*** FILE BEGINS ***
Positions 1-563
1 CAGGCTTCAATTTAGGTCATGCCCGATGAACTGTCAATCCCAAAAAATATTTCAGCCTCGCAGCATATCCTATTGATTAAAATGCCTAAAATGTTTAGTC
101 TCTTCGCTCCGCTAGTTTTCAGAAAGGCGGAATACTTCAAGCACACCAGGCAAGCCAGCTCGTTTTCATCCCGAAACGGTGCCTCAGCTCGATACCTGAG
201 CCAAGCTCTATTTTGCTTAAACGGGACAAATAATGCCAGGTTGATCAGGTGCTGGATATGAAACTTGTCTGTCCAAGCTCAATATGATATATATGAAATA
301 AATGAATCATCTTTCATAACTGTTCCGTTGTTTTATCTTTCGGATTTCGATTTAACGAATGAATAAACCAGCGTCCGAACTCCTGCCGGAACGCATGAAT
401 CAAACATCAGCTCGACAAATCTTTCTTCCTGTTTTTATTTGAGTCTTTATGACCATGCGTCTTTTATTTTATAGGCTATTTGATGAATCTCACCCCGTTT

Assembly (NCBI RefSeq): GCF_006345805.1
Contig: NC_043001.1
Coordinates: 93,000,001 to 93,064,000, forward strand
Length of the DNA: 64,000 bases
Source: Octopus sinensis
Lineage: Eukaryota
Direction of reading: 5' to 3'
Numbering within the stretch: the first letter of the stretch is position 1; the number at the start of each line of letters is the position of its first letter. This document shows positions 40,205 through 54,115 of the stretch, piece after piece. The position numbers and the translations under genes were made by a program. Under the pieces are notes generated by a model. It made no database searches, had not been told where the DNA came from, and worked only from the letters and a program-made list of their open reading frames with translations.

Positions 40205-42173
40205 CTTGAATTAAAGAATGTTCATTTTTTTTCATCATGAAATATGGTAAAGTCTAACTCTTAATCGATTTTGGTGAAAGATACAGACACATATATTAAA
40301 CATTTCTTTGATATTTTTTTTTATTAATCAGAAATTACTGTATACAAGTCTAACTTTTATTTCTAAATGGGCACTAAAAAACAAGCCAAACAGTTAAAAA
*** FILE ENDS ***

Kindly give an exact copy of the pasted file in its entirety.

Positions 1-563
1 CAGGCTTCAATTTAGGTCATGCCCGATGAACTGTCAATCCCAAAAAATATTTCAGCCTCGCAGCATATCCTATTGATTAAAATGCCTAAAATGTTTAGTC
101 TCTTCGCTCCGCTAGTTTTCAGAAAGGCGGAATACTTCAAGCACACCAGGCAAGCCAGCTCGTTTTCATCCCGAAACGGTGCCTCAGCTCGATACCTGAG
201 CCAAGCTCTATTTTGCTTAAACGGGACAAATAATGCCAGGTTGATCAGGTGCTGGATATGAAACTTGTCTGTCCAAGCTCAATATGATATATATGAAATA
301 AATGAATCATCTTTCATAACTGTTCCGTTGTTTTATCTTTCGGATTTCGATTTAACGAATGAATAAACCAGCGTCCGAACTCCTGCCGGAACGCATGAAT
401 CAAACATCAGCTCGACAAATCTTTCTTCCTGTTTTTATTTGAGTCTTTATGACCATGCGTCTTTTATTTTATAGGCTATTTGATGAATCTCACCCCGTTT

Assembly (NCBI RefSeq): GCF_006345805.1
Contig: NC_043001.1
Coordinates: 93,000,001 to 93,064,000, forward strand
Length of the DNA: 64,000 bases
Source: Octopus sinensis
Lineage: Eukaryota
Direction of reading: 5' to 3'
Numbering within the stretch: the first letter of the stretch is position 1; the number at the start of each line of letters is the position of its first letter. This document shows positions 40,205 through 54,115 of the stretch, piece after piece. The position numbers and the translations under genes were made by a program. Under the pieces are notes generated by a model. It made no database searches, had not been told where the DNA came from, and worked only from the letters and a program-made list of their open reading frames with translations.

Positions 40205-42173
40205 CTTGAATTAAAGAATGTTCATTTTTTTTCATCATGAAATATGGTAAAGTCTAACTCTTAATCGATTTTGGTGAAAGATACAGACACATATATTAAA
40301 CATTTCTTTGATATTTTTTTTTATTAATCAGAAATTACTGTATACAAGTCTAACTTTTATTTCTAAATGGGCACTAAAAAACAAGCCAAACAGTTAAAAA